We're trying something new here, so bear with us! Continue past the break for more information.
This week's humble bundle is made up of Japanese games. The bundle offers 7 games in three tiers, 1 dollar, break the average (currently $7.27) and $10 for all of them. The crown jewel of this bundle is Hyperdimension Neptunia Re;Birth1, which made its PC debut earlier this year.
"Pay what you want for 99 Spirits: Special Edition, Vanguard Princess + Hilda Rize and Lilith DLC Packs, and Supercharged Robot VULKAISER. If you pay more than the average price, you'll also receive Gurumin: A Monstrous Adventure, NEO AQUARIUM -- The King of Crustaceans, and The Sacred Tears TRUE. Pay $10 or more, and you get all of that plus Hyperdimension Neptunia Re;Birth1."
This promotion will be available until next Thursday and you'll be supporting charity: water and Direct Relief.
It is done! Sorta. Kinda.
The new site is here and it's somewhat beautiful. It's also broken as hell at this stage, with much work ahead of me, little new features for the reader, and the feeling that all will break down if you look at it from the wrong angle, but hey, baby steps. Our new content management system has way more potential than our previous one and I'm quite proud for actually getting this far without any previous knowledge on how to do any of this.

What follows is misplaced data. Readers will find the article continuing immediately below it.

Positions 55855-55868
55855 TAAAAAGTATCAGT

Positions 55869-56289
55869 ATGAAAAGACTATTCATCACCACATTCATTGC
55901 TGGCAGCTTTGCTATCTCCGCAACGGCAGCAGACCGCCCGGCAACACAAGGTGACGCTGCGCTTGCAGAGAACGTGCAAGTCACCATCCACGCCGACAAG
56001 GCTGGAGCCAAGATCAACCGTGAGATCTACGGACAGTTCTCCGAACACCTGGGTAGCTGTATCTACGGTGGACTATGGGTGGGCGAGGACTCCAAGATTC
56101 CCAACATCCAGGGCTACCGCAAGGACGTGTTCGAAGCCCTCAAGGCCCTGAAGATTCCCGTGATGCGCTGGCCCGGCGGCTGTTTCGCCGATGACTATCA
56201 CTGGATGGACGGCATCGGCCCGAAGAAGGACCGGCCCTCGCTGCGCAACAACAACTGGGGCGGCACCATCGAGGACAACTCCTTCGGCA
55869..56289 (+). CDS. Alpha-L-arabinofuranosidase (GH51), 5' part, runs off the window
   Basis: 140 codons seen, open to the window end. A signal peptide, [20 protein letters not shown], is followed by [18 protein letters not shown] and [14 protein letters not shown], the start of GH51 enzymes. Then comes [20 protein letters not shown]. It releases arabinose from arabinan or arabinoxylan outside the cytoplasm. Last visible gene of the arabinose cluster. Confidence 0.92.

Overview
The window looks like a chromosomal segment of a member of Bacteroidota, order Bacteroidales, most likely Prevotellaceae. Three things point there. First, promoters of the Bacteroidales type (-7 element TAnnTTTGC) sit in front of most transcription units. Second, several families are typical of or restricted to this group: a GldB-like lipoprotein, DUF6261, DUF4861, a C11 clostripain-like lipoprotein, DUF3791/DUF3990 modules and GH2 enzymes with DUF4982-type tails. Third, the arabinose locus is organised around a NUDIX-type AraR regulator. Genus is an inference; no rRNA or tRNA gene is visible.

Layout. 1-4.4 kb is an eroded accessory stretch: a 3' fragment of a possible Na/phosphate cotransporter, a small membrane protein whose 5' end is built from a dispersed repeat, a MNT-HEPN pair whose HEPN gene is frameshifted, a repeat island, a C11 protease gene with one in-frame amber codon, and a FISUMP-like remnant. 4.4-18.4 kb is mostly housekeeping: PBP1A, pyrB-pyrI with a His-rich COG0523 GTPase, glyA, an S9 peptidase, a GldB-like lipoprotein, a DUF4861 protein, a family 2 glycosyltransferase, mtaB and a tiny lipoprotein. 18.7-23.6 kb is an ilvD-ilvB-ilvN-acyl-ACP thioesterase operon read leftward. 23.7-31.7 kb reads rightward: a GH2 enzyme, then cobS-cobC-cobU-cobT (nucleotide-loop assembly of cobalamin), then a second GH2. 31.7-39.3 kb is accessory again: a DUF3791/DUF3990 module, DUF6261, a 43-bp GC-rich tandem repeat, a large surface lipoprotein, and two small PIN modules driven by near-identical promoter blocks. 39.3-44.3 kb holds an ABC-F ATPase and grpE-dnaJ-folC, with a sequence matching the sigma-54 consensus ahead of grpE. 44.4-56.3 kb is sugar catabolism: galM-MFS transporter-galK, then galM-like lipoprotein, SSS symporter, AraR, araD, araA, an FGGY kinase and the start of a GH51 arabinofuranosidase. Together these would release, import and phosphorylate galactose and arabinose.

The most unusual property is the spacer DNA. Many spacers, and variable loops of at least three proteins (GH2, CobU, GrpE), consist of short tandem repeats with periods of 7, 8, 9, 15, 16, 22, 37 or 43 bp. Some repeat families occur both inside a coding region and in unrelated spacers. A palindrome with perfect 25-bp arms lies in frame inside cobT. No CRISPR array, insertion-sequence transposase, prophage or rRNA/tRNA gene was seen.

The reason it launches in this state? 50 Shades Of Unprofessionalism! And our previous CMS would like money again.
Next step: I'll try to fix as many issues as possible until Gamescom, teach our writers how to actually use our new CMS (yeah, potential disaster in the making), someone else will hopefully find the time to fix at least the most recent posts (pictures/videos are missing, some other stuff too) and you guys leave comments about how much you love us, that you are super proud and that you like the new design.
After Gamescom I'll look into the option to select a different color scheme (some people maybe don't like the dark as much) and you will get a bit of video content from Germany.
That's it from me for today. My brain is pretty much exploding at this point and I need to get drunk fast.
Tembo the Badass Elephant is this week's highlight on the Steam Store. As mentioned earlier this week on the New PlayStation Store Releases, Tembo the Badass Elephant is a surprising new multiplatform property from long-time Nintendo developer Game Freak. Best known for their Nintendo-owned multimedia juggernaut, Pokemon, Game Freak has occasionally made games for other systems in the past. This, however, marks the first time that they have released a game simultaneously on multiple non-Nintendo platforms. The question is, will this be a one-time only affair or should gamers expect to be able to have more ways to play their great games in the future? Only time (and perhaps the success of Tembo) will tell.
Also out this week, an incredibly Japanesey shoot 'em up from a Swiss development studio (incredibly), a Bulgarian-made multiplayer demon hunting action RPG, and a puzzle platformer with an interesting mirror mechanic (origins uncertain). Break from tradition by going multiplatform, then jump past the break to see more of this week's new releases.
- Tembo the Badass Elephant (Game Freak, Single-player, $14.99) (Controller Support, Steam Achievements)